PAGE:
Davie's 85-05 middleweight era thread

Davie

**2020 OTH Poster of the Year**
Country Flag
Scotland
Gent's I've been thinking about doing a thread on this era for some time.
It's a remarkable era in world boxing, mainly due to the sheer volume of world class fighters that pass through the division in one decade.
It's a specific time frame that doesn't quite get the same attention, as it begins with the waning of the reign of the great Marvin Hagler and the rivalries with the fab four as Duran, Leonard and Hearns pass fleetingly through the division.
And it ends with the beginning of a new long term ruler in Bernard Hopkins and the introduction of ATG legends James Toney and Roy Jones Jr.
It could be seen as a transition between the two eras but a hell of a lot happens in between, with the likes of McCallum, Nunn and Kalumbay among many many other top class names passing through.

From 85-95, the list of names includes:
Marvin Hagler, Roberto Duran, Ray Leonard, Thomas Hearns, Wilfred Benitez, John Mugabi, Herol Graham, Iran Barkley, Donald Curry Michael Nunn, Sumbu Kalambay, Mike McCallum, Julian Jackson, Michael Watson, Steve Collins, Nigel Benn, Chris Eubank, Reggie Johnson, John David Jackson, Gerald McClellan, James Toney, Roy Jones Jr, Bernard Hopkins
and the likes of
Milton McCrorie, Robbie Sims, Lindell Holmes, Frank Tate, Jorge Castro among others making up the numbers

That is a wealth of talent and a lot of good fights and rivalries. As well as missed opportunities.
I'm going to try to work through it in a methodical fashion over the next couple of months and it's a learning curve for me as much as anyone else, as I didn't watch much of this at the time other than Eubank vs Benn.
I'll post fights to review, look at individual fighters more in depth and perhaps dip briefly into 154lb and 168lb to give the full picture.
If you can leave me to running it and posting the new fights and topics just to keep the pace of it in a chronological fashion. But all input, discussions, opinions and nuggets of wisdom and experience beyond that are more than welcome.

I'll get a little time later with my first post to kick it off, with a look back at the Hagler reign and the fab 4 getting the decade up and running.
 

Davie

**2020 OTH Poster of the Year**
Country Flag
Scotland
s-l300.jpg


You don't get to do a middleweight thread from the 80's without mentioning the Marvelous One
Marvin Hagler had dominated the 80's and was the second longest reigning champion in defences and length of reign, behind Monzon and Zale respectively. He also held the stoppage % record for middleweight champions, although he will now rank 2nd behind GGG, you would think.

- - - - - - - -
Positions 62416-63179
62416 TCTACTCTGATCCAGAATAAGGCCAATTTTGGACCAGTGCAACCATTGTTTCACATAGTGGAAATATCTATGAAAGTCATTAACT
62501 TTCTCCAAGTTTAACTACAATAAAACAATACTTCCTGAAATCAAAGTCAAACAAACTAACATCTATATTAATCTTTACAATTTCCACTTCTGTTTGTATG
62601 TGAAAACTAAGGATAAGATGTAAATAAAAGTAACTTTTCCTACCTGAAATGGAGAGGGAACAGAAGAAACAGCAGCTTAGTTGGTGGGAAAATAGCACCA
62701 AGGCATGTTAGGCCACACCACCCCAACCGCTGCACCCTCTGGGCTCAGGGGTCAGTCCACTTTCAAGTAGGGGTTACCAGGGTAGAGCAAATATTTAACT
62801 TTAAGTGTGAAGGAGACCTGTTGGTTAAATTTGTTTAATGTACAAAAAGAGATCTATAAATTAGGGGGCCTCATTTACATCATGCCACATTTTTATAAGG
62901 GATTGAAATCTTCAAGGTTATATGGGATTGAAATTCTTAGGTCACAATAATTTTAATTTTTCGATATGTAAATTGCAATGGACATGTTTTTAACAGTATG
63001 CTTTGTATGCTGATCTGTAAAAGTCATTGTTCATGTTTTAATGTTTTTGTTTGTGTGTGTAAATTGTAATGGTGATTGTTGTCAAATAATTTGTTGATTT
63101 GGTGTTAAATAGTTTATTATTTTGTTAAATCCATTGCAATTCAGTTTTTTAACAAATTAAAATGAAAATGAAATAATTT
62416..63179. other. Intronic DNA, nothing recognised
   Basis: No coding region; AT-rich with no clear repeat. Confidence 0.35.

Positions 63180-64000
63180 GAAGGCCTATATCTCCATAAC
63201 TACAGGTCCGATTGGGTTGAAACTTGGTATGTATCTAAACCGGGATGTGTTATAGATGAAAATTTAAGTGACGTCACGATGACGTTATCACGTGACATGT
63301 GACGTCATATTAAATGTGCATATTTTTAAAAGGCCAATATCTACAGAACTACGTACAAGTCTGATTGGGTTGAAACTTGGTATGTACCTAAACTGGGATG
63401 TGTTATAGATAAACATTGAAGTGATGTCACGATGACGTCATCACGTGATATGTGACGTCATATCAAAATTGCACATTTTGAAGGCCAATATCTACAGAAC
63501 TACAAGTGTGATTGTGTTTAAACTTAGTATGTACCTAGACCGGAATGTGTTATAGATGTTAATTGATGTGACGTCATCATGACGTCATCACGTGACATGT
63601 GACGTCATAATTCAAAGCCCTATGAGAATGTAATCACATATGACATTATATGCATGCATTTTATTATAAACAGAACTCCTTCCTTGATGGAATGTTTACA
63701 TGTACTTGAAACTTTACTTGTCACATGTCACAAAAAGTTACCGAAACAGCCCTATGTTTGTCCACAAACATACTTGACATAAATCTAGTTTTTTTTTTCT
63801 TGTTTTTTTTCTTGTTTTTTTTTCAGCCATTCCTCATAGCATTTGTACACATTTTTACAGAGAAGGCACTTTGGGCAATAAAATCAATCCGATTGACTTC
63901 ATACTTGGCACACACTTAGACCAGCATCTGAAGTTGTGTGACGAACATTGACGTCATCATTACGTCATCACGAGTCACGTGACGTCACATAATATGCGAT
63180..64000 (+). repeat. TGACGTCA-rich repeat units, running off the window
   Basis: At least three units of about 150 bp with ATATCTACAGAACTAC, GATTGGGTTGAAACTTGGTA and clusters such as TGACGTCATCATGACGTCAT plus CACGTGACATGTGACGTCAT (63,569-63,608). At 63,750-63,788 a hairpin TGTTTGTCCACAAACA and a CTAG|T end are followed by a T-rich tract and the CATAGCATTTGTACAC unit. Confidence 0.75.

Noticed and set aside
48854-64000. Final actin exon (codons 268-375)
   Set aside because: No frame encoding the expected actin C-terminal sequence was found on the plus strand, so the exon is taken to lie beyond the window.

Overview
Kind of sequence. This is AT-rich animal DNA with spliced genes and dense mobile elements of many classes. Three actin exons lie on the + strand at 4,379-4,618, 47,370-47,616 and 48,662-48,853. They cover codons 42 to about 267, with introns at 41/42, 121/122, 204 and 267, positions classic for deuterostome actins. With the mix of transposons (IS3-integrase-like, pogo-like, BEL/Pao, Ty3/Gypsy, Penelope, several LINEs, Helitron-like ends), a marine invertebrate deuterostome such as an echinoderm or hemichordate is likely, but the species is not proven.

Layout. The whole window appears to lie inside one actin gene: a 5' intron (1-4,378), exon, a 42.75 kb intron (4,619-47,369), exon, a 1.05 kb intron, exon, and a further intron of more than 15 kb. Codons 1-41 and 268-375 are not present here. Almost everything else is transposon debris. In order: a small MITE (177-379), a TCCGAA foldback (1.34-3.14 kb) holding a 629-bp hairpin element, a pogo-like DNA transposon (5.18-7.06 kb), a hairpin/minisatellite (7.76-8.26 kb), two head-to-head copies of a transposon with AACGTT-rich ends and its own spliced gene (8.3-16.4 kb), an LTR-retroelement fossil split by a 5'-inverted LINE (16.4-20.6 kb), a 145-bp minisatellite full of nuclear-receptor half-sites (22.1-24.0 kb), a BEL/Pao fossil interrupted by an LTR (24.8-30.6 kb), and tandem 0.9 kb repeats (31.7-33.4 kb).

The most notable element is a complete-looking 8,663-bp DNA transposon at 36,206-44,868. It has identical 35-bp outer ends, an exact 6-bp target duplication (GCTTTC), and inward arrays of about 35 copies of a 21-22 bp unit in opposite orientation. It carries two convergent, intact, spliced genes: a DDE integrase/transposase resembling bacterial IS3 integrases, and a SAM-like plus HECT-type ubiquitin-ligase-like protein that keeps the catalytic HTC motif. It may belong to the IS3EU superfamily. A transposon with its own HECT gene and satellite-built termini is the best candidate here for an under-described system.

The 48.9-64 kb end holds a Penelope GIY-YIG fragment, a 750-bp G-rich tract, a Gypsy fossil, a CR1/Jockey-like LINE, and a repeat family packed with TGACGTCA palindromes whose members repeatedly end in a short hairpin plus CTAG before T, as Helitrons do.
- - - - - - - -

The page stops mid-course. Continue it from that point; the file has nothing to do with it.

For a long time he was my no1 middleweight (now third behind Monzon and Greb) and my favourite of the fab 4 (not sure where he is now)
As we usher in the start of this era at 1985, Marvelous was starting to get the recognition he craved and the big fights and paydays he chased.
He had long felt he had been under-appreciated and even had to change his name legally to 'Marvelous Marvin Hagler' to get people to cal him it.

He had completely cleared out the middleweight class and he wanted Duran, Hearns and Leonard. And he got them, in 3 of the most talked about bouts in the history of the sport.
I won't dwell on the fabulous four, as they are a thread topic in their own right and have been discussed on forums as much as any group of fighters. Plus, Leonard, Hearns and Duran largely just passed through the division, other than the odd fight against Iran Barkley, they never really fought anyone but Marv at 160lbs.

But we can't kick this off without the recognition of the man that ruled the class at the beginning of my time frame.
Here we have Marv in all his glory

1983 Marvelous Marvin Hagler vs Roberto Duran for all the baubles.
Possibly the best performance I've ever witnessed in defeat by Duran and an astounding feat for a natural lightweight giving up height and serious reach advantage. Marv wasn't bad either

1985 "The War" Marvelous Marvin Hagler vs Thomas Hitman Hearns
The popular go-to fight in the "best fight ever" discussion

1987 Marvelous Marvin Hagler vs Sugar Ray Leonard.
Hotly contested outcome and the end of Marvs illustrious career

Watch, enjoy and discuss.
Most everyone will have seen these and discussed anything we could ever think of discussing but if you haven't watched them before now, cancel what you had planned for the rest of the day

Interesting fact for the day - I just learned that 2 time Middleweight title challenger, Robbie Sims, was Haglers half brother.
In 1988, Sims faced Sumbu Kalambay, who had won the WBA title Hagler was stripped of, for not facing mandatory challenger Herol Graham, so he could fight Sugar Ray Leonard.
 
Last edited:

Davie

**2020 OTH Poster of the Year**
Country Flag
Scotland
If Hagler had got the decision v Leonard,where would he rank in ATG terms?

Possibly not a great deal higher.
Leonard just out of retirement, with a detached retina, a long layoff and first time at 160lbs.
Marv would not have got the recognition Leonard does for the win he has.

Kind typical of the hard luck stories of Haglers life (particularly if you listened to Marv)

Haglers stint at the top, kind of mirrors Monzons reign in a few ways, started off wioth a couple of fights against Italians (Antuofermo and Benvenuti) they cleared out the division, then the biggest names they fought were coming up from lighter divisions. (Hearns/Leonard/Duran vs Napoles/Griffith)
Difference being, Monzon beat Napoles and Griffith
 

Davie

**2020 OTH Poster of the Year**
Country Flag
Scotland
Having started off with the bang of the fabulous four and having harked about the depth and quality between 85-95 I've actually set myself for an inauspicious beginning to this era.
Hagler had cleared out the division and the middleweight top 10 at the beginning of 85, was filled with Marvs victims, past and future.

Marvin Hagler, Champion
Thomas Hearns
John Mugabi
James Shuler
James Kinchen
Don Lee
Mustafa Hamsho
Tony Sibson
Dwight Davison
Alex Ramos
Curtis Parker